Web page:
The Tampa Tribune from Tampa, Florida on January 24, 1984 · 14
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The Tampa Tribune from Tampa, Florida · 14

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Tampa, Florida
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Tuesday, January 24, 1984
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14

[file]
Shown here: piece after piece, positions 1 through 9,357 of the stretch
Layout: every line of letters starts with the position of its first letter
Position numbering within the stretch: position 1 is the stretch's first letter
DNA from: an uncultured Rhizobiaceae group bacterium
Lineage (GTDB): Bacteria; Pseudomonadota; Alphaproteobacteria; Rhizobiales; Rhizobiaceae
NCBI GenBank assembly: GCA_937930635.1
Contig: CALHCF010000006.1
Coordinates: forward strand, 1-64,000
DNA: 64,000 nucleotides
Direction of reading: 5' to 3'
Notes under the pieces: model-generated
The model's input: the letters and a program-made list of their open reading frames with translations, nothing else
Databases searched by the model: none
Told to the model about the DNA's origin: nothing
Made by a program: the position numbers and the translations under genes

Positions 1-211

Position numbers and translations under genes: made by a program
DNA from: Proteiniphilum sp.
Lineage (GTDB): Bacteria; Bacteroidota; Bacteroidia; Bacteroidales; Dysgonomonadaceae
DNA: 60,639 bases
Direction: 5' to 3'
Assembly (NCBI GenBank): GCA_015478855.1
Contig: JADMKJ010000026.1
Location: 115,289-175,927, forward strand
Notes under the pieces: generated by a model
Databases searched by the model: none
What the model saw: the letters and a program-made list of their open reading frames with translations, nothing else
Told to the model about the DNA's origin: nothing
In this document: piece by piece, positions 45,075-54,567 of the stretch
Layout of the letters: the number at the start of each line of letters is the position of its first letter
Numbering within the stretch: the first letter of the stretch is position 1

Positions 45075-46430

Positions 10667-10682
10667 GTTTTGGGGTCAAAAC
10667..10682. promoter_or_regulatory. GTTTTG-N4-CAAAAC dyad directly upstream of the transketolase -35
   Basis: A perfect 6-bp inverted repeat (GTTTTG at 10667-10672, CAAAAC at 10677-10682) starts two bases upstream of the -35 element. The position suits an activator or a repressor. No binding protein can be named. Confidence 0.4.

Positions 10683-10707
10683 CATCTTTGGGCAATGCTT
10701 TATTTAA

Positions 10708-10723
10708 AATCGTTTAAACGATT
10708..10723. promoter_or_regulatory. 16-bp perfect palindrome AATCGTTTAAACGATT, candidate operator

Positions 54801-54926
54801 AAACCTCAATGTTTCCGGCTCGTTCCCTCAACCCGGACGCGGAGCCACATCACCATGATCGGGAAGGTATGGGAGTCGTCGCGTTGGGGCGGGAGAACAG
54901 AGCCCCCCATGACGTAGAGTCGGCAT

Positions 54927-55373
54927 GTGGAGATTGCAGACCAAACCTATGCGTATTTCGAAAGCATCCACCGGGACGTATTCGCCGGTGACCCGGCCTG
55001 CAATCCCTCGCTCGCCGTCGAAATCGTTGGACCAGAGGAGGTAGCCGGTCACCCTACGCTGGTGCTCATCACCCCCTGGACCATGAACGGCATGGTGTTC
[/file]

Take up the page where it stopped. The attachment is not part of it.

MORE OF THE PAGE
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4-B THE TAMPA TRIBUNE, Tuesday, January 24, 1984 Wife recants testimony of husband's beating By BILL HEERY Tribune Staff Writer BARTOW A circuit judge Monday ordered a new trial for Thomas Drake after the defendant's' wife, Nancy Drake, testified at a hearing , that it was not her husband who beat her on the head with a hammer at a Winter Haven church last July. .Nancy Drake testified Monday that her memory had returned and said it was a tall, slen-' der, white-haired stranger who beat her at the First Church of the Nazarene and robbed the church of an estimated $3,800. Nancy Drake, 48, was unable to recall the events of July 8 when she testified at her husband's trial in November. A jury found Thomas Drake, 45, guilty of attempted first-degree murder and armed robbery with a deadly weapon after that trial. Drake was awaiting sentencing this week, and he faced a possible life term. Circuit Judge Edward F. Threadgill, in granting -the defense motion for a new trial, said, "Whether or not she is lying or rather she has been influenced, I have some feeling about, but I can't substitute my feelings for those of a jury." .Noting that the prosecution's case against Drake was based on circumstantial evidence and Nancy Drake was the only eyewitness to the crime, Threadgill said that under the rules of criminal procedure, "I don't have a choice." Thomas Drake's attorney, Assistant Public Defender Larry Shearer, told the court the new evidence met the criteria for a new trial, in that he ttfought it would have changed the jury's verdict." - Prosecutor Lank Havice argued that the victim's husband had undue influence over her, and her testimony was "not credible not worthy of belief." lt she had to say a Martian did it, she would saywa Martian did it" Havice told the judge. &ancy Drake testified Monday that the man whijubeat her came into the church, where she ' wagg secretary, and asked to purchase tickets to a ctrarch concert. She said the man had a $100 bilCand when she told him she could not change th&1ll, he argued with her to get change. She sai&ghe went to the church safe, and the man watted into the office with the safe and struck heptover the head while she was leaning over the safe? ." .', , .. A judge ordered a new trial for the man after his wife said her memory had returned arid ' that it was not her husband who beat her on the head with a hammer. . Nancy Drake, who is under 24-hpur nursing care at her Winter Haven home, said her memory of the incident started to return about a week after her husband's trial. , "I was lying in bed, and I kept dreaming this, and my first thought was I must be dreaming," she said. "And then it dawned on me I wasn't dreaming. I. was wide awake.". !, , , v.,. , , - She said she first told her husband about re-. .' calling the white-haired man when she visited Drake at the county jail, and he told her to inform his attorney. "' .' ' . Nancy Drake said she had clipped some articles about her husband's case from, a newspaper. : But she denied reading about the testimony of a church member who said she had seen a white-haired man sitting in a station wagon in the church parking lot shortly before the attack. Drake said she still' loved her husband and would be happy to have him home. She denied prior knowledge about an alleged affair he. was having with a Fort Lauderdale woman. . Thomas Drake testified at his trial that he went to the church the day of the beating to take his wife lunch. . .,.'' When Havice questioned Nancy Drake Mon-,. day about what she had for lunch that day, she had trouble remembering and, laughing; said, '' "Could I ask Tom these questions?" . ;v Dr: David Taxdal of Winter Haven Ja neuro- '. surgeon, testified Monday that the brain damage Nancy Drake suffered made it unlikely she would be able to recall the events surrounding ; the beating. But he said it is not a medical impos- , sibility. ' " l'.-?' 'Z':.f "s Dr. Thomas McClane, a psychiatrist who examined Nancy Drake, testified that she Was "reasonably competent" to be a witness. But as to the reliability of her testimony, he said, "I am in a quandary." "I do believe that Mrs. Drake is susceptible to undue influence by her husband," McClane said. He said her love for her husband approached the ."neurotic or obsessional level" as evidenced by the burning of a bedroom light 24 hours a day until his return. Nancy Drake's mother. Mildred White of Indiana, testified that her daughter had said she would leave the light on until her husband returned, home. '' ' White said that on the way home from a visit with Thomas Drake at the jail, Nancy Drake commented, "I just wish that I could remember that white-haired man that hit me." Two of Nancy Drake's nurses testified that she told them on separate occasions, "Even if Tom did try to kill me, I still love him." One of the nurses said Nancy Drake suddenly stopped, looking stunned, and added, "But he "didn't." A third nurse, Sandra. Venable, said she accompanied Nancy Drake to the county "Jail and overheard her ask Thomas Drake, "Should I- tell them he was thin?" ; . During her testimony. Nancy Drake said she was only asking her husband' to repeat the description of her attacker that she had given him earlier. ;v- : ' ' : ' - ' . The prosecution challenged Nancy Drake's story about the stranger with the $100 bill by putting the Rev. Charles Kirby, pastor at the Nazarene church, and Jody Poston, associate pastor, on the witness stand. ; ' ' Both said that the morning of ..the beating, Kirby asked Nancy Drake how the concert ticket sales were going, and, opening her desk drawer, she told them she had collected about $600. Kirby and Poston, said there were some checks, but most of the receipts were in cash. Though neither counted the cash, they both said they believed there was plenty of money In the desk drawer to change a $100 bill. ; l ; Thomas Drake testified Monday that he never mentioned ;a white-haired man to his wife. At one point in the hearing. Judge Threadgill warned the defendant about making gestures or ; moving his head while witnesses were testifying. The judge jsaid he had observed Thomas Drake making the movements while Nancy Drake and another witness .wjere testifying. , . The prosecution contended at Drake's trial . that he tried to kill his wife because he had been seeing another woman for more than a year. T3 3SSf5T $6.9 million in 'daisy chain' damages due TALLAHASSEE (AP) Three remaining defendants in the Florida Power Corp, "daisy chain" oil price-rigging case have been ordered to pajtjSS.S million to the state, the Flqrida attorney general's office reported Monday. 8ut state officials are doubtful they will be able to recover much, if any of the default judgment and indicated that collecting it could be a lengthy process. U.S. District Judge George Carr of Tampa ordered Larcon Petro- ' leum Inc., Matrix Properties Inc., and John L. Burns, vice president of Charter International Oil Co., all of Houston, to pay $6.9 million in the judgment signed Jan. 11. "The order wraps up the daisy chain case," said Attorney General Jim Smith. Seven other defendants, including the St. Petersburg-based utility and its top official and other Texas oil companies and brokers, had settled with the state for $5.7 million in 1980 and 1981. The new judgment is the difference between that settlement and triple damages of $12.6 million based on the state's allegation that r the defendants overcharged Florida Power and its customers $4.2 mil- ' lion for 50 million gallons of fuel oil used during the 1973-74 Arab oil embargo. - --' : ', - The overcharges resulted from . unnecessary and cost-inflating sales. C and resales. Carr ordered the default judgment after the three defendants failed to respond to the state's motion for a judgment against them. Of the prior settlement, $5.4 mil lion was returned to. FPC customers refunds amounted to about $3 or $4 per customer after legal fees and other costs were deducted in the summer of 1982. "Those who those not to settle did so with knowledge that they might have to bear responsibility for the unpaid balance of the amount due. the state," Smith said. : . "We intend to pursue that payment as far as we can, although it now seems clear that sufficient assets will not be available to pay the entire award." : GRAND OPENING Special Offering . . , When you purchase one of our luxury, waterfront I condominiums during our Grand Opening -TrtE " IUYER CLLB will sponsor a return trip to Florida, ' including roundtrip airfare and 7 days accommodations at the new, riverfront Holiday Inn. But hurry, this i a very limited offering! '- P.S. To our local suncoast residents: Uhere in the world will we send you? Visit THE RIVER CLLB and discover your destination! A RIVER CLUB 2"l Irii Mrrri P II. firm 11(1. Ilr:ij.nl... Hnriilu :l:t.'ilH I'lmiH'lHi:!) nMt If sports is your thing, you. should be reading Tom McEwen In The Tribune. NEW YEAR CLEARANCE SALE I: Save 34 JJ 25" FULL SUSP. HON FILES T I ' 4 DWR LETTER REG $167 SALE $119 I 4 DWR. LEGAL I REG, S190 SALE $139 I 3 Puttv. Ssrd or Black HON FILES 2 Dwr. '30" Lateral Reg. S282 Sale $199 4 Dwr. 36" Lateral , Re6 $599 Sale $429 , ' Putty. Sand or Black Record crowds flock to TI A as fans leave Super Bowl city "No question; today is the busiest day in Tampa International's recorded history," said an airport official. By GIL KLEIN Tribune Staff Writer jActor James Garner posed for pictures while standing in line ar the United Airlines gate Monday while Jimmy the Greek shared lunch with Raiders owner Al Davis in Tampa International Airport's seafood restaurant. " jThe great and the near great, the elated and th dejected crowded through Tampa International on their way home from Sunday's Super . Bol to make Monday the airport's biggest day so fa -"No iuestion; today is the busiest day in Tampa International's recorded history,", said RiChard Allen, chief of the airport's air control tofe. "We don't have the figures yet, but today is bigger than Sunday, and Sunday was a record." with nearly double the number of air traffic coBtrollers working in the tower, the airport ban-dld"about 1,800 takeoffs and landings Sunday, including 500 commercial flights. "The flights were backed up a couple of hours lad night (Sunday) because everyone wanted to take off at the same time.'- Allen said. "We had 575 operations (takeoffs and landings) between 7 p.m. and 1 a.m. alone. But today just about everything has been on schedule." While throngs of people passed through the airport Sunday, far fewer than expected stopped ; at the airport's bars and restaurants. "We got hit about 8:30, but after 10:15, the terminal was a morgue." said Jim Hanna. who is In charge of the airport's concessions. "We didn't know that a lot of people taking charter flights would be driven directly to their planes without going through the airport, and a lot of people we were told would be spending the night at the airport didn't." But much of the stockpiled food and beverages were consumed Monday as thousands of people poured through the airport. Lines formed outside all the restaurants, and the terminal had never looked so busy. Chaos was averted by the Hillsborough County Aviation Authority's plan to have all the charter buses filled with passengers heading for the airport stop at a parking lot near the U.S. Post Office. There they waited until contacted by Aviation Authority officials that lines at ticket counters had receded.-' ,v '.. 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